In 1815, Napoleon escaped from Elba, but he was defeated at the Battle of Waterloo. He was exiled to the remote island of Saint Helena, where he would die six years later.
By then Marie Louise had already met the man who would become her second husband. Adam Albert, Count von Neipperg was 20 years older than her, and he always wore a large black to hide an empty eye socket. He became her chamberlain and her lover. Marie Louise left her son behind in Vienna and left to rule her Italian lands with Count von Neipperg. They had two daughters and a son together, though one daughter died in infancy. Her relationship with the Count had been an open secret and had not caused any kind of scandal until the birth of her first child, which became the subject of jests and puns.9 She married the Count in 1820, while she was pregnant with their second child. However, this marriage is considered invalid as Napoleon was still alive.10 Shortly after Napoleon’s death in 1821, she married the Count again. She was devastated when he died in 1829. She had lost “the best husband, the most faithful friend, and all her worldly happiness.”11
Her son by Napoleon was known as the Duke of Reichstadt in Austria, where he lived. He commented on his mother, “If Josephine had been my mother, my father would not have been buried at Saint Helena, and I should not be at Vienna. My mother is kind but weak; she was not the wife my father deserved; Josephine was .” Despite this, she was present when he died at the age of 21 in 1832.12 She had to be carried from his room.13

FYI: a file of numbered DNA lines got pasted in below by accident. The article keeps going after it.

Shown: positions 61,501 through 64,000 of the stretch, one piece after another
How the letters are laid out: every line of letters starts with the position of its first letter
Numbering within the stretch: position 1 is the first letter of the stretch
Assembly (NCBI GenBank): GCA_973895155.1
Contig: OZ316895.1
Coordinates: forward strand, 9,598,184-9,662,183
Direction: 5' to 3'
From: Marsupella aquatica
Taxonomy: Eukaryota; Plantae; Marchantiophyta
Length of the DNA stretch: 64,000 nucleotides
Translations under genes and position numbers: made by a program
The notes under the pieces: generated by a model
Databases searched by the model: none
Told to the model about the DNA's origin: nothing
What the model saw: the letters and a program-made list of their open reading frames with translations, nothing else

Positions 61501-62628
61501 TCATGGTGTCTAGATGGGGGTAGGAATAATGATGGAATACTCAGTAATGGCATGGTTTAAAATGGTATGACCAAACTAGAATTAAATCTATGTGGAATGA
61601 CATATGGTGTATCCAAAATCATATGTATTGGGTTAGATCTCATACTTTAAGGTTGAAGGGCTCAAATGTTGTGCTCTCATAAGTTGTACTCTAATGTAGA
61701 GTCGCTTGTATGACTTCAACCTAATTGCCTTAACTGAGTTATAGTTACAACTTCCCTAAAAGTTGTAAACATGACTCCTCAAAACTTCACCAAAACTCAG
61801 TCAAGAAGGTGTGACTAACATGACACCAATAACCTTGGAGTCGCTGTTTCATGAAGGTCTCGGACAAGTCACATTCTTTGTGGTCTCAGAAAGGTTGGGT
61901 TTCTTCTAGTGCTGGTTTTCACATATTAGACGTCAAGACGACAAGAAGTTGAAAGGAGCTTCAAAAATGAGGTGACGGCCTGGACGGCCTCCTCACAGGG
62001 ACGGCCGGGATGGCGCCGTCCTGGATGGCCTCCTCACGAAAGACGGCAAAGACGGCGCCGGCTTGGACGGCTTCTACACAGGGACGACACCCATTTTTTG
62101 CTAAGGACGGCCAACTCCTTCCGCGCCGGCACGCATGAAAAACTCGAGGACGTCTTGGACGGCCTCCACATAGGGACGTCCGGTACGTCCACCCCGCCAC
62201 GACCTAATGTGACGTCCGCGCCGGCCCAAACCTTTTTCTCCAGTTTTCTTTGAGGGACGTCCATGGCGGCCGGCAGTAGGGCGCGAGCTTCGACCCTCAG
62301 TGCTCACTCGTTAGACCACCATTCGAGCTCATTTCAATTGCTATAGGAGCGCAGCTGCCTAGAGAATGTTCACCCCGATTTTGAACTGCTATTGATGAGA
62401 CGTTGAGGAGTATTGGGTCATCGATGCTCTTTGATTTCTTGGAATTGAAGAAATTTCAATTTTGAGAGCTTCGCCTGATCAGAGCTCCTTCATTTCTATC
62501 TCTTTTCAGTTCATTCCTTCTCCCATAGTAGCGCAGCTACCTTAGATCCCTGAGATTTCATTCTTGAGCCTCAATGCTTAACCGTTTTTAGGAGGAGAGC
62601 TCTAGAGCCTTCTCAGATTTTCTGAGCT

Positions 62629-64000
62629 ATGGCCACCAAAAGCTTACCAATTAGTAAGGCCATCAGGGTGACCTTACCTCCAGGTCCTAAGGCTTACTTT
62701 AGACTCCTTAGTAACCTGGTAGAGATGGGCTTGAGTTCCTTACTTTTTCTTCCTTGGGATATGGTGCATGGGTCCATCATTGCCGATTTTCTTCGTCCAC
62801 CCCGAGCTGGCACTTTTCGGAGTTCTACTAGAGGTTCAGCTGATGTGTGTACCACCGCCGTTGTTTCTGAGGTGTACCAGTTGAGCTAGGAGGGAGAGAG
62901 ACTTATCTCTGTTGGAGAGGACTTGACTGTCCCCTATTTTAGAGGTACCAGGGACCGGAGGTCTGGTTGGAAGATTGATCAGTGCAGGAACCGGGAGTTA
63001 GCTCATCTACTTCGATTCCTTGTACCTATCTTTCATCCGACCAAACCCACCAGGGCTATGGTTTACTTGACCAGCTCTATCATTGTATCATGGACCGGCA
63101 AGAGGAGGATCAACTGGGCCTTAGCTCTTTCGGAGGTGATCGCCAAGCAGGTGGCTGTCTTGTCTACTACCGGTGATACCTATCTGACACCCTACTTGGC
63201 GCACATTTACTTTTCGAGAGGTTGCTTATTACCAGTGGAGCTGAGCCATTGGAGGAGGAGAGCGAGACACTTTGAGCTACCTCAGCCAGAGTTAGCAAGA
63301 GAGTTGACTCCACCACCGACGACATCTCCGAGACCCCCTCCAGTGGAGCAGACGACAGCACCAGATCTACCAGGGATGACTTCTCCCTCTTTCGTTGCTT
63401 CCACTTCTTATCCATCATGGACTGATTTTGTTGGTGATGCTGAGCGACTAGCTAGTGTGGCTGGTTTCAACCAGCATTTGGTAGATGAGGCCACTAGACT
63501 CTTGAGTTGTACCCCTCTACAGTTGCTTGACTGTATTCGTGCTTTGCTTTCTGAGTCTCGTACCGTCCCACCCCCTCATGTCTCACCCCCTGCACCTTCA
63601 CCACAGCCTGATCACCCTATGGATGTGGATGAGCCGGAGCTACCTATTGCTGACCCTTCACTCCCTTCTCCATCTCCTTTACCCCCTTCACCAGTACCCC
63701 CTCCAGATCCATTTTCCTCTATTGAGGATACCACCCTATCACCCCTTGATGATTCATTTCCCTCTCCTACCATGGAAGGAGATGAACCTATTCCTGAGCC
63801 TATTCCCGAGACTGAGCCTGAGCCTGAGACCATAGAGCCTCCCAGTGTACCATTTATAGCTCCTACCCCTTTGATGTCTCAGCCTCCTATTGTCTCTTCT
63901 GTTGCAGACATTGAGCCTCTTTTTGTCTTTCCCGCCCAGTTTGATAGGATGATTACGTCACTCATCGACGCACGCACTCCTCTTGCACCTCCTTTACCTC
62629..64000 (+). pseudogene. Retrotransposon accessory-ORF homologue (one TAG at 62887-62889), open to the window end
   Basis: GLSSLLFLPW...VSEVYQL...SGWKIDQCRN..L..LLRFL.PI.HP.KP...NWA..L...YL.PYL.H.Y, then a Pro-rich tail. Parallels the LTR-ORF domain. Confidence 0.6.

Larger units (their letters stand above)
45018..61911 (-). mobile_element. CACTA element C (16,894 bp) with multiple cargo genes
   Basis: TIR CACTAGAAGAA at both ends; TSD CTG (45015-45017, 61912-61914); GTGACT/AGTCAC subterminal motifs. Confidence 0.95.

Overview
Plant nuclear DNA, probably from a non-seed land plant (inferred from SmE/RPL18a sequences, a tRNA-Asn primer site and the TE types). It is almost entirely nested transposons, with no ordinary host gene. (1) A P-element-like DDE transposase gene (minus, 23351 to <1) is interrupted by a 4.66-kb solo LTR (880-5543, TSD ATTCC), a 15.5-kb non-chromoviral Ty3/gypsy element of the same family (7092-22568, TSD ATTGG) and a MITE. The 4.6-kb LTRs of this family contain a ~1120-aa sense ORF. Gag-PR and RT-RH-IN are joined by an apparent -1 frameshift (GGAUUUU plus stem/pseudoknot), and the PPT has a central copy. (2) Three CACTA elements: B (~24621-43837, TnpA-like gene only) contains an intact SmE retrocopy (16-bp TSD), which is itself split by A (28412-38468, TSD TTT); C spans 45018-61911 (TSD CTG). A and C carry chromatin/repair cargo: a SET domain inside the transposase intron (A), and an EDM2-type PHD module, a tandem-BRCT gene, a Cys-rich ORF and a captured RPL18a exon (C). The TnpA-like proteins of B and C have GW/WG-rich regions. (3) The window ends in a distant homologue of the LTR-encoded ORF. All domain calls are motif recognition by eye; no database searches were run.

In 1833, her daughter Albertine was 17 and ready for marriage. She married Luigi Sanvitale, Count of Fontanellato on 26 October 1833. Perhaps Marie Louise too began to long for another marriage and on 17 February 1834, she remarried to Charles-René de Bombelles, who was part of her household. Upon meeting him, she wrote, “I am quite enchanted with the Comte de Bombelles of whom I was so afraid; that is as far as I can judge in so short a time. He has all the qualities one could wish for and is, at the same time, firm and gentle in his manner. He is such a worthy man that I am indeed fortunate to have secured his services.” 14